Without the inspiration and innovation of two disabled individuals, the digital world likely wouldn’t be what it is today. Yet that same world so summarily excludes disabled individuals today that we’re eliminating the very people we will need to solve the web’s future problems.
Since the Americans with Disabilities Act was passed in 1990, our nation has worked to accommodate the needs of the disabled. Because of this, almost one in five disabled adults are now employed. But equal access has been ignored in the digital world. Almost 98 percent of the homepages of the top million websites are to some degree inaccessible today.
The simplest way to understand accessibility is to unplug your mouse and monitor. Try to navigate a website using only a keyboard. Building a site that works with this method is not difficult or expensive. It requires mere adherence to the standards that were established more than 20 years ago by the World Wide Web Consortium, which is chaired by World Wide Web inventor Tim Berners-Lee. Unfortunately, the average web designer or developer either doesn’t know about these standards, or ignores them.
US companies are being pressured to comply with these standards under ADA requirements. In the most high-profile case to date, Domino’s petitioned the Supreme Court to hear its case and to rule that such accommodation to the disabled population should not be required. Last month, the court ruled that it would not hear the case, reaffirming the lower court’s decision that the billion-dollar pizza chain must make its website and mobile app accessible for disabled users.
As we grow more accustomed to paying bills, working, learning, communicating, filing taxes, and registering to vote online, it will be harder to live without access to the web. Applying accessibility standards now will benefit millions of Americans and nearly 1 billion disabled people around the world. It will also be easier, and cheaper, than doing it later.
The digital innovations we enjoy today were brought about in large part by a few unique individuals blessed with brilliant minds and tenacity. As it happens, some were disabled, and it was their disability that inspired their innovation.
In 1971, Vint Cerf was a PhD candidate at UCLA when he learned about a digital communication project. Because he is deaf, Cerf was intrigued by the idea of communicating through computers, and he decided to make it his life’s work. The project, known as Arpanet, was the earliest glimmer of today’s internet. Cerf’s work provided the infrastructure for the web Berners-Lee would create in 1989.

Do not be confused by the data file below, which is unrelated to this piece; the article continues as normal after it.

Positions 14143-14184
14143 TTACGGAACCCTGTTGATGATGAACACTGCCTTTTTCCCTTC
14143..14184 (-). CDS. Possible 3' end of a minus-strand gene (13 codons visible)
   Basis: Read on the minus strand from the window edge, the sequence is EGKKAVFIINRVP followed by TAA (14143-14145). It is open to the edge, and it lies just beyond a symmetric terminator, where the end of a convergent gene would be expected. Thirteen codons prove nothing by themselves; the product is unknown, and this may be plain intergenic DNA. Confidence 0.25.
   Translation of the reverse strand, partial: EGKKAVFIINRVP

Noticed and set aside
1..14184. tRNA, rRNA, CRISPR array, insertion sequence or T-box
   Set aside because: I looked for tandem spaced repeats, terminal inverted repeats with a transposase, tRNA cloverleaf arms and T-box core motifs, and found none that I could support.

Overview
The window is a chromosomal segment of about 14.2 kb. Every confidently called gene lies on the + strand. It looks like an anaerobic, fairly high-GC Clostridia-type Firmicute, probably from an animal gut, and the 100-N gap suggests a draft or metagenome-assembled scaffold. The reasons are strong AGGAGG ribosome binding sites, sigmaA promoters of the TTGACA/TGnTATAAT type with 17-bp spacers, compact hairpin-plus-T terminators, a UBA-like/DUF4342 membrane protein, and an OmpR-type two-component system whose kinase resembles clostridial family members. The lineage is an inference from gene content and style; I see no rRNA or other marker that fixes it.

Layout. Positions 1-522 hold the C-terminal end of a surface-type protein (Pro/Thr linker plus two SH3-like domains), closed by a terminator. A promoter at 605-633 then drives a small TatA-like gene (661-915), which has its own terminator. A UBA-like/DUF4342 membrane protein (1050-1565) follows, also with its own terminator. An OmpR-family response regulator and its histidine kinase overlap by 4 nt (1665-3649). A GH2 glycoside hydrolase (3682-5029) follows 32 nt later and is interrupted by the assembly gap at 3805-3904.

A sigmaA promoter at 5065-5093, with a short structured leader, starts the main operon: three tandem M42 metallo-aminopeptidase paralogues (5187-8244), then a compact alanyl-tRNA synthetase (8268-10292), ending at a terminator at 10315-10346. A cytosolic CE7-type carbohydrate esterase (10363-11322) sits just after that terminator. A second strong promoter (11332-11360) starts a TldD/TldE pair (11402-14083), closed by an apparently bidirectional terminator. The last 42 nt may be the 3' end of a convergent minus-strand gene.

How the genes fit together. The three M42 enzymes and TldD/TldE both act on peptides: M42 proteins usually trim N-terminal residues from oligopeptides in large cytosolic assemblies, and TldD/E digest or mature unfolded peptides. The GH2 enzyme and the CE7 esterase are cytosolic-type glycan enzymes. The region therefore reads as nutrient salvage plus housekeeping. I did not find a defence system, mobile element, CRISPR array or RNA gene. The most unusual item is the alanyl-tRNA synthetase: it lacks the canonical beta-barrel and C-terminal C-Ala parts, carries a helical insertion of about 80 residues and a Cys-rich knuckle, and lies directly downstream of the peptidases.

Around the same time, Josef Engressia, who was born blind, helped revolutionize personal computing. Engressia, who later changed his name to Joybubbles, had acute hearing, and was drawn to the telephone. By age seven, he had learned how to manipulate the phone system’s computers. A series of specific tones, he discovered, signaled the system to connect callers at specific locations around the world. Joybubbles also had absolute pitch, and could whistle these tones into the phone to fool the computer into thinking the money had been paid for the call. He first made headlines after being arrested at a pay phone where he was charging people $1 to place long distance calls. Word spread and soon there developed a community of “phreakers,” the earliest hackers.
When Steve Jobs learned about Joybubbles’ work, he was inspired to create his first digital offering to the world. He asked his friend Steve Wozniak to build a device that could make the tones needed to fool the phone system. Others had created similar devices, but these so-called “blue boxes” were mechanical and often unreliable. Jobs knew digital technology would make a device more effective, reliable, and powerful.
social experiment by Livio Acerbo #greengroundit #wired https://www.wired.com/story/opinion-blocking-the-disabled-on-the-web-means-blocking-innovation